Newly discovered Lebal malware targets companies and organizations

by Jake Doevan - -

Government organizations, private sector, and universities are in the target eye of Lebal malware

Lebal malware attack

In the first week of January 2018, researchers detected 328 phishing emails[1] that were spreading a brand new Lebal malware. According to research data, they were sent from IP address in Sao Paulo, Brazil, and aimed at high-profile organizations.

Comodo Threat Research Labs have announced that this data-stealing malware attacked[2] five universities, 23 private companies, and a few government entities. Thus, experts warn that this cyber threat might continue spreading in the future.

Unlike standard malware infection, Lebal uses the sophisticated and complex process to bypass technical security means and mislead even the most vigilant individuals. Cybercriminals did not send the malware via standard contaminated email attachment but instead tried to disguise it in several layers. The first attempt is sent as a phishing email, while the second venture disguises as a link to Google Drive.[3]

Fake FedEx emails included malware executable

Malware distribution campaign tricked users that they received an email from FedEx,[4] which claims that the package failed to be delivered; hence the person must physically collect it in the nearby branch.

The letter also included a Google Drive link which was supposed to be the label that user has to print and take it in order to receive the package. Immediately after the user clicks on the contaminated link, Lebal malware is dropped on the system.

However, this social engineering campaign is just the first stage of the attack. When a user clicks on the affected link, the address bar shows https protocol, secure connection identifier, and drive.google.com domain. Additionally, the malicious file is included in an obfuscated Adobe Acrobat document.

Thus, everything looks legit. Even the most vigilant users may not suspect that something might be wrong, and this Google Drive link might download a malicious “Lebal copy.exe” file which immediately runs malware on the system.

Lebal malware steals private user’s information

The purpose of the Lebal virus is to steal personal user’s information stored in web browsers, including cookies and credentials. Additionally, it searches for details about instant messenger clients and emails.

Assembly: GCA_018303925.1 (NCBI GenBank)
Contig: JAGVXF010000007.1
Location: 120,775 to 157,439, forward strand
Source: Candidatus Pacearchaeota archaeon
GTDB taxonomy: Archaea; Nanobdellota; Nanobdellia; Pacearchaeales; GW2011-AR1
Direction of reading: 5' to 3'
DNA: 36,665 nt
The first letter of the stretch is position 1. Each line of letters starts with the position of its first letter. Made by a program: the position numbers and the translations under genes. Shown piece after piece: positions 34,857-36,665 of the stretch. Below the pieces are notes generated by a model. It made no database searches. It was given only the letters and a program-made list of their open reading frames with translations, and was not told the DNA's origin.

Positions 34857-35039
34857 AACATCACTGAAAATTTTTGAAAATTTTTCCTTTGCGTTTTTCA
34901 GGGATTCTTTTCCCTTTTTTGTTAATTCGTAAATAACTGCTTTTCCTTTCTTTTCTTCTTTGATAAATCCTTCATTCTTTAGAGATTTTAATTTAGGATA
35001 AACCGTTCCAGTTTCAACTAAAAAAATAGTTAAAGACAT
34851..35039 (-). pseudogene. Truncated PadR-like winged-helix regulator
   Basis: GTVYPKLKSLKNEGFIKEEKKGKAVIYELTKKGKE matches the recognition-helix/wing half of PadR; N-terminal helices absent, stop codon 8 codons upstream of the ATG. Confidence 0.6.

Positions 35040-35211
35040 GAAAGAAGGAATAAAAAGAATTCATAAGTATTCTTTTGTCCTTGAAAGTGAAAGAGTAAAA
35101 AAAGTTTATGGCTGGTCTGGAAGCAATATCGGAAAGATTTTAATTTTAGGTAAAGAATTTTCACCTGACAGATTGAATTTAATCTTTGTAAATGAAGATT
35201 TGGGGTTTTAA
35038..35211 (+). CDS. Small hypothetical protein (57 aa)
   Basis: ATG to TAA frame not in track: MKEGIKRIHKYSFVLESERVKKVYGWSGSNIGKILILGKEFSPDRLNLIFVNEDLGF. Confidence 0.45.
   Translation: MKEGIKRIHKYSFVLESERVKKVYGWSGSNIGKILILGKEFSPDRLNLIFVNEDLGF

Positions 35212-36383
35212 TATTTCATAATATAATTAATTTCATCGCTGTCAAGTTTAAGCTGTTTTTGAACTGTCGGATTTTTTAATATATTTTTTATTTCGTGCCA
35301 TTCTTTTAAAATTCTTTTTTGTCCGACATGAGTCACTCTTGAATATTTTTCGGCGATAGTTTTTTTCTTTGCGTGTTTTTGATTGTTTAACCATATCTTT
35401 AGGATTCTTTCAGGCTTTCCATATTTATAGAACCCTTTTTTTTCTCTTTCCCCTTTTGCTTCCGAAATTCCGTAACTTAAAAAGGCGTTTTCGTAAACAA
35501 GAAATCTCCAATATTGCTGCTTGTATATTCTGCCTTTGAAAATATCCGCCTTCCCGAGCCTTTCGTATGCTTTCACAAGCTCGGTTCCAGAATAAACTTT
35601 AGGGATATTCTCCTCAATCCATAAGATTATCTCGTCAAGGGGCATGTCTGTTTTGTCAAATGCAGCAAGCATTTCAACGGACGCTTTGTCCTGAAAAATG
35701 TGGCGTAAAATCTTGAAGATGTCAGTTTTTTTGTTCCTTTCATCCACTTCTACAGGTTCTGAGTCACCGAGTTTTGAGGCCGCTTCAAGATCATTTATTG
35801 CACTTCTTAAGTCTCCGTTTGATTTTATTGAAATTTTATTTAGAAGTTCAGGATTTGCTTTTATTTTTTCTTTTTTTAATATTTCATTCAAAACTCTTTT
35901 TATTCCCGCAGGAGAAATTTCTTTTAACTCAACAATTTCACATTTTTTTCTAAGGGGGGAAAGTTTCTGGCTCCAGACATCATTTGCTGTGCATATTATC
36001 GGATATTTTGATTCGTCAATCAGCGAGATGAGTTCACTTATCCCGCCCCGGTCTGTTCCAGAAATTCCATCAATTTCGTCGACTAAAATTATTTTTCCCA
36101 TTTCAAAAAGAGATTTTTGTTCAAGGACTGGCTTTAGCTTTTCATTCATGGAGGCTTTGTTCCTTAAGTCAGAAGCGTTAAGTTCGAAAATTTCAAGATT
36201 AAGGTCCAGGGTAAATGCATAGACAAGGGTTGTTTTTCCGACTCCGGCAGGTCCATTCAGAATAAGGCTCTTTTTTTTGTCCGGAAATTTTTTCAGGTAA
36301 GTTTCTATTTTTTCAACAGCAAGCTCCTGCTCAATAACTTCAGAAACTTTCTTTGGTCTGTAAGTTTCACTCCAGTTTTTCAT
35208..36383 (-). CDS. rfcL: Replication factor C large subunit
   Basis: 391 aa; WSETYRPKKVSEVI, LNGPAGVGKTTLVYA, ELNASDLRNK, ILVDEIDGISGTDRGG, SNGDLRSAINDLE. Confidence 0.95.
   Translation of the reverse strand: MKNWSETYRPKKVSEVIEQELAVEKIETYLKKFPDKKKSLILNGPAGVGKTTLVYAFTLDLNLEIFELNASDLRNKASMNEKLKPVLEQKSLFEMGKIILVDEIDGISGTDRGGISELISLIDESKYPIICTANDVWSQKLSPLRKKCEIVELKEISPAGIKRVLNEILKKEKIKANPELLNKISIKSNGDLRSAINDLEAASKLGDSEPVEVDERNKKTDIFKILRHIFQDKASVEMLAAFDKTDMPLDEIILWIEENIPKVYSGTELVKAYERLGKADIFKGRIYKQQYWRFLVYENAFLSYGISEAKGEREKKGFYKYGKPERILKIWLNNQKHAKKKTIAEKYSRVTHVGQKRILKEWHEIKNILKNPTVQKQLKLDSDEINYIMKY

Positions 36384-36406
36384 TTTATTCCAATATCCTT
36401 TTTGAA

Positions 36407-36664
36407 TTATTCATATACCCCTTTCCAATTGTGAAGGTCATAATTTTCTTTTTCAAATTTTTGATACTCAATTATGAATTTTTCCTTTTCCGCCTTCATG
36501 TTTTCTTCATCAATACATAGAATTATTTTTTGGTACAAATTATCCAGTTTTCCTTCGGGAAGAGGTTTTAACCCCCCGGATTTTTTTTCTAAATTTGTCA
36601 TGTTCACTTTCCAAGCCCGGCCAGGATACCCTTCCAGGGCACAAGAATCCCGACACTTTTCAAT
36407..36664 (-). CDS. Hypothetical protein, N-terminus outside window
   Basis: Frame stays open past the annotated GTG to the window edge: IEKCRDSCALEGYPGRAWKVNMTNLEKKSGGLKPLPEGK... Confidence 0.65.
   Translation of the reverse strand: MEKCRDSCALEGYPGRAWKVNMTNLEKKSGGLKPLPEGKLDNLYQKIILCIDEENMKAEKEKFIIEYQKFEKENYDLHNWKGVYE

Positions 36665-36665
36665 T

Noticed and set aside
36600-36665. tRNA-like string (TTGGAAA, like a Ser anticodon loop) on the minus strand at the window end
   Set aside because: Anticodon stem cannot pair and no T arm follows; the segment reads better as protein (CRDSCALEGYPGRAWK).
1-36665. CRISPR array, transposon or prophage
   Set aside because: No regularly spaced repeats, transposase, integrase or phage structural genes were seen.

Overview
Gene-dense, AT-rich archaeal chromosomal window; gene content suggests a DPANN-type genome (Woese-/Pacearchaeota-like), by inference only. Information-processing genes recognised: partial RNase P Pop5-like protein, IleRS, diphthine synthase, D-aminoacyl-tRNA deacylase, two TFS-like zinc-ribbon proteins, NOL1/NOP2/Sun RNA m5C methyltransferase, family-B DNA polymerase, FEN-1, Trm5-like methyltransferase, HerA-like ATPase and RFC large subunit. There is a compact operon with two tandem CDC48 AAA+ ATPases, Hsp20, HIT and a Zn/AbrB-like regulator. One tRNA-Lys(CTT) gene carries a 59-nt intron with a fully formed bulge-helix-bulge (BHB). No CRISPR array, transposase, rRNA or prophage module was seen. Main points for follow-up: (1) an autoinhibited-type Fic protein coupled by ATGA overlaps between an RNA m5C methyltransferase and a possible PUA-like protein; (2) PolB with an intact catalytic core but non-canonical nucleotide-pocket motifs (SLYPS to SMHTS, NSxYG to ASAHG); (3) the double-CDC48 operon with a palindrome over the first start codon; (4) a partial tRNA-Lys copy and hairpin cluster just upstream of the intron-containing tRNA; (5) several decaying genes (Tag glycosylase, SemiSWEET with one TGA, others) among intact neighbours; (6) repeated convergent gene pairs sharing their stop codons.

Cyber criminals are also interested in locating and accessing cryptocurrency wallets. After the attack, the malware also targets FTP clients, for instance, FileZilla and WinSCP in order to find or obtain Bitcoin, Electrum or other digital currency wallets.

Thus, Lebal tries to steal all possible information and sends aggregated details to criminals via Command and Control server. Furthermore, these details might be used to commit further crimes.

The significant feature of the data-stealing malware is that it is capable of disabling targeted computer’s security. It can turn off antivirus and anti-malware programs, as well as bypass its detection. Therefore, it’s better to take some precautions in order to deal with consequences after the attack.

Companies, organizations, universities and home computer users should be especially careful with emails and do not rush clicking any links. In this case, if you do not expect to receive a parcel delivered by FedEx, you should not check what hides under suspicious Google Drive link. Your curiosity may lead to money or confidential information loss or even identity theft.[5]

About the author

Jake Doevan
Jake Doevan - Computer technology expert

Jake Doevan is one of News Editors for 2-spyware.com. He graduated from the Washington and Jefferson College , Communication and Journalism studies.

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